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In the screenshot above, I have Suzanne as a character with cylindrical collision bounds. However, this is too large for me, and I want to make it narrower (along the X and Y axis) so she can go through doors and such.

I'm aware that I can parent the green cube to her and have that as the collision bounds (with the box itself having cylindrical bounds of course), but this will cause it to glitch out and flying away due to Suzanne and the box colliding with each other (Suzanne has a character physics type, and the box has a dynamic physics type). I am aware of the workaround by assigning all the game logic to the cube, and parent Suzanne (as a dynamic physics with "ghost" activated) to the cube.

My question however: Is it possible to edit the size of the cylindrical collision bounds of Suzanne directly? Without parenting Suzanne to another object that will behave as the collision bounds? (The collision bounds of Suzanne is the octagon in wireframe around her).

Those who are familiar with engines such as UE4 and Unity know what I'm talking about here.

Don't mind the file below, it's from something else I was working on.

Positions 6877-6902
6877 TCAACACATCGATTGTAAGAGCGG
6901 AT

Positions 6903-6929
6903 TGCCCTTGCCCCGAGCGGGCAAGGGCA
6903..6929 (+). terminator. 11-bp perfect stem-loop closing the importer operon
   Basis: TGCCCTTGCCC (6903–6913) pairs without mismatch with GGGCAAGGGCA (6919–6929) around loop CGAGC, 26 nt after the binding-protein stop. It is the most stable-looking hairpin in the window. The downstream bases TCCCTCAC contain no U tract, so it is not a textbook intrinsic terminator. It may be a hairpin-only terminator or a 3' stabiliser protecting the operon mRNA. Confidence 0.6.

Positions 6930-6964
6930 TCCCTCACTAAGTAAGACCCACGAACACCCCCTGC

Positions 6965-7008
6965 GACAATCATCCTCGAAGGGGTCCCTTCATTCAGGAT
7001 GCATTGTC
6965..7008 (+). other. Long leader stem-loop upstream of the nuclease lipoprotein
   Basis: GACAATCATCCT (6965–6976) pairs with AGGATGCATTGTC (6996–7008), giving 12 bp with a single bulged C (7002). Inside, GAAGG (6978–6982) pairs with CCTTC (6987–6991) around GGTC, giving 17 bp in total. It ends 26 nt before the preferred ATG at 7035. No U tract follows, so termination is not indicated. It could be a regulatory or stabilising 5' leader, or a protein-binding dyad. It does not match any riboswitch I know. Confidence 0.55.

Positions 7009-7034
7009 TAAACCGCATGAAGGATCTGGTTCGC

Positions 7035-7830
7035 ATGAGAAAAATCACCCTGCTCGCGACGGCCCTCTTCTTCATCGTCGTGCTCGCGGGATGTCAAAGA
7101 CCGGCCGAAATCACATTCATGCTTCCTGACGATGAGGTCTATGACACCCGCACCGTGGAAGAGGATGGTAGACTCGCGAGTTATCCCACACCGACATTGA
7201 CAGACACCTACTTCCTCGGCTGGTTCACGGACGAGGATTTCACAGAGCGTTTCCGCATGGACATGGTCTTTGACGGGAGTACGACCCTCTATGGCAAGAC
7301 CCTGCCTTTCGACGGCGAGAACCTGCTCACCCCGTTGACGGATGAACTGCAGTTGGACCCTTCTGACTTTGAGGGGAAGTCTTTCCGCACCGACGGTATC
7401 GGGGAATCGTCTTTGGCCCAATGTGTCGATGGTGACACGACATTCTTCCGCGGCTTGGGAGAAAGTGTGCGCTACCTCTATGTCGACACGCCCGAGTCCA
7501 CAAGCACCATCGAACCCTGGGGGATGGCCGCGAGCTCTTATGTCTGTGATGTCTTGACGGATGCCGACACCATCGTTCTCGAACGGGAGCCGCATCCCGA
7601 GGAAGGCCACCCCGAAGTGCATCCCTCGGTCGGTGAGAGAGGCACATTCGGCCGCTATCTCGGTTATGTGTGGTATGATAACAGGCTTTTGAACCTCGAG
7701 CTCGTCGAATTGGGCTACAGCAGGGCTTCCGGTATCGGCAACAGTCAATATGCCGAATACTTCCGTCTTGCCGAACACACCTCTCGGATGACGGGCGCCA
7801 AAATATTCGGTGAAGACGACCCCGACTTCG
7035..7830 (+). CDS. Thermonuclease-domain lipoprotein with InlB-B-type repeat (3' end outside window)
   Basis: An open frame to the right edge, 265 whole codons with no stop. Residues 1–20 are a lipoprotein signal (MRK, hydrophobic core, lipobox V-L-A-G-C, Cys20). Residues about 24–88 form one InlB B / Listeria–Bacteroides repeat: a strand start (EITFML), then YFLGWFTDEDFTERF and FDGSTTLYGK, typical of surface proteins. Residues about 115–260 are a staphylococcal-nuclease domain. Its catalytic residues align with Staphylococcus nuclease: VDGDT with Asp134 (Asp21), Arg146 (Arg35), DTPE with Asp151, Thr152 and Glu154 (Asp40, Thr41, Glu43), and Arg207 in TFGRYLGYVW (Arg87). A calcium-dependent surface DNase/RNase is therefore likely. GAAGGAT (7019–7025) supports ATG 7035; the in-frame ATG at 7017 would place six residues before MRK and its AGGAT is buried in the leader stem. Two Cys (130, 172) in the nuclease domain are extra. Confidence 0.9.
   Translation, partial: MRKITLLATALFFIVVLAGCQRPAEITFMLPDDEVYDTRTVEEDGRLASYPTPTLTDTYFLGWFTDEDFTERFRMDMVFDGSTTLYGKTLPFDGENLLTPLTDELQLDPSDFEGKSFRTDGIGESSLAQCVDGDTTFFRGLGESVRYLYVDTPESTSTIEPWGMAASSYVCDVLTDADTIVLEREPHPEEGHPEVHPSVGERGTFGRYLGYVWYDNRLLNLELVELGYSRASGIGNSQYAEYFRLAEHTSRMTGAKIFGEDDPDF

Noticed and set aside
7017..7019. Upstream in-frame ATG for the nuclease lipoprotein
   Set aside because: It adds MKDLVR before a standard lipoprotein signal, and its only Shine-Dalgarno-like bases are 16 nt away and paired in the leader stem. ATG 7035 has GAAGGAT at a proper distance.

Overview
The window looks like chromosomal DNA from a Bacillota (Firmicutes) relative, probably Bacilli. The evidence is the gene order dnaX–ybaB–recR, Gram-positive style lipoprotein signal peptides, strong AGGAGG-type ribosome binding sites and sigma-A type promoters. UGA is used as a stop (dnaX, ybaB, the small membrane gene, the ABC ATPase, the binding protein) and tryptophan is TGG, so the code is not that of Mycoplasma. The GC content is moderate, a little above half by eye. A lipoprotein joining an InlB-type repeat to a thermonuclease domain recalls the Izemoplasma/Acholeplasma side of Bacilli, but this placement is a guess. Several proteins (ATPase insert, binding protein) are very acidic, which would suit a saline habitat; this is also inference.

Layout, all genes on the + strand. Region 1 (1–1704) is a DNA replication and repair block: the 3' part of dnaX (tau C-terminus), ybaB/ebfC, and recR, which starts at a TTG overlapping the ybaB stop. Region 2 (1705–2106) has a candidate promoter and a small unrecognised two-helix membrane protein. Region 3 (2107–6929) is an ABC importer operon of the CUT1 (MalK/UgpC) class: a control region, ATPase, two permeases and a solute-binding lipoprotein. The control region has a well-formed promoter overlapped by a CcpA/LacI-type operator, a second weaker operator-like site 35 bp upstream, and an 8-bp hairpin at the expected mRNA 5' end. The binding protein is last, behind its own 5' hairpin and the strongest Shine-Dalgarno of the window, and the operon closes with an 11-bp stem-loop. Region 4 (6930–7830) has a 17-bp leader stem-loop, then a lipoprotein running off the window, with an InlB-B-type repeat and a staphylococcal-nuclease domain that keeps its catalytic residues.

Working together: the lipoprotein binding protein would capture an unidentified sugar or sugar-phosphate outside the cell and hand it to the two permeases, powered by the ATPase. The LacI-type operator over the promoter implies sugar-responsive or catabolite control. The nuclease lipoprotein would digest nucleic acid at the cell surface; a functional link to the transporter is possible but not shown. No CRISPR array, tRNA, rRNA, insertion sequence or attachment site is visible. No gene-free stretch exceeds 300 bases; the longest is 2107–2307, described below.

The sizes of the bounding box types directly rely on the shape of the mesh. In your case the cylinder will align around suzanne's mesh.

Be aware Cylinder will be symmetrical on single axis. This means the origin of the object should be in the center of the mesh.

The Cylinder type is homogeneous on X and Y axis too. This means the shape will be a circle rather than an oval.

Therefore the Cylinder fits most to meshes that forms a nearly a cylindrical shape.

The alternative would be convex hull or triangle mesh (needs more calculation power).

Another alternative is to assign a custom physics mesh (e.g. via parent actuator).

  • $\begingroup$ So in short; it's not possible to manually edit collision bounds without editing the mesh of a object, and without parenting or anything like that? $\endgroup$
    – FreemoX
    Aug 7 '17 at 8:17
  • $\begingroup$ In short: yes. But where is the difference between editing a display mesh and editing a physics mesh? $\endgroup$
    – Monster
    Aug 8 '17 at 5:34
  • $\begingroup$ A lot actually. Mainly, you could resize the physics mesh to be a cylinder exactly the size of the display mesh for one. Secondly, if you were to make a game with huge bosses walking around, having a smaller physics mesh is useful, as the boss would simply clip into everything, and "float" in the air if standing on uneven terrain. Among many other reason, these are the most prominent $\endgroup$
    – FreemoX
    Aug 8 '17 at 5:49

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